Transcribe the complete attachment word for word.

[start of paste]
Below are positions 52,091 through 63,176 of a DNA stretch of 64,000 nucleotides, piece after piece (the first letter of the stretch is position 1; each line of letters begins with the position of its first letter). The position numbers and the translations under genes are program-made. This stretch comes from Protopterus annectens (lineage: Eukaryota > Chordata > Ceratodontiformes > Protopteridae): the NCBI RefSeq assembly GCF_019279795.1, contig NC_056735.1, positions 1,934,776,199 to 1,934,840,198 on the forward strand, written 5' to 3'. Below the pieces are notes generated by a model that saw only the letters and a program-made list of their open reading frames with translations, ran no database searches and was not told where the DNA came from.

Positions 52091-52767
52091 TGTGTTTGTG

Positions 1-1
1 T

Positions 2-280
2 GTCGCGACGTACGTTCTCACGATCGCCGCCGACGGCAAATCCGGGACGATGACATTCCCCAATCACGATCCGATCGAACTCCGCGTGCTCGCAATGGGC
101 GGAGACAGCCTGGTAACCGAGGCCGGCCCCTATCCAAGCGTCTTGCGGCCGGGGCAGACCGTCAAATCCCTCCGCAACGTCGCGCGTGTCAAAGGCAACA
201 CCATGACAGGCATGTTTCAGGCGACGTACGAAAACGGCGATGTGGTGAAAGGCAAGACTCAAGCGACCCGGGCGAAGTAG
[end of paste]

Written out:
Below are positions 52,091 through 63,176 of a DNA stretch of 64,000 nucleotides, piece after piece (the first letter of the stretch is position 1; each line of letters begins with the position of its first letter). The position numbers and the translations under genes are program-made. This stretch comes from Protopterus annectens (lineage: Eukaryota > Chordata > Ceratodontiformes > Protopteridae): the NCBI RefSeq assembly GCF_019279795.1, contig NC_056735.1, positions 1,934,776,199 to 1,934,840,198 on the forward strand, written 5' to 3'. Below the pieces are notes generated by a model that saw only the letters and a program-made list of their open reading frames with translations, ran no database searches and was not told where the DNA came from.

Positions 52091-52767
52091 TGTGTTTGTG

Positions 1-1
1 T

Positions 2-280
2 GTCGCGACGTACGTTCTCACGATCGCCGCCGACGGCAAATCCGGGACGATGACATTCCCCAATCACGATCCGATCGAACTCCGCGTGCTCGCAATGGGC
101 GGAGACAGCCTGGTAACCGAGGCCGGCCCCTATCCAAGCGTCTTGCGGCCGGGGCAGACCGTCAAATCCCTCCGCAACGTCGCGCGTGTCAAAGGCAACA
201 CCATGACAGGCATGTTTCAGGCGACGTACGAAAACGGCGATGTGGTGAAAGGCAAGACTCAAGCGACCCGGGCGAAGTAG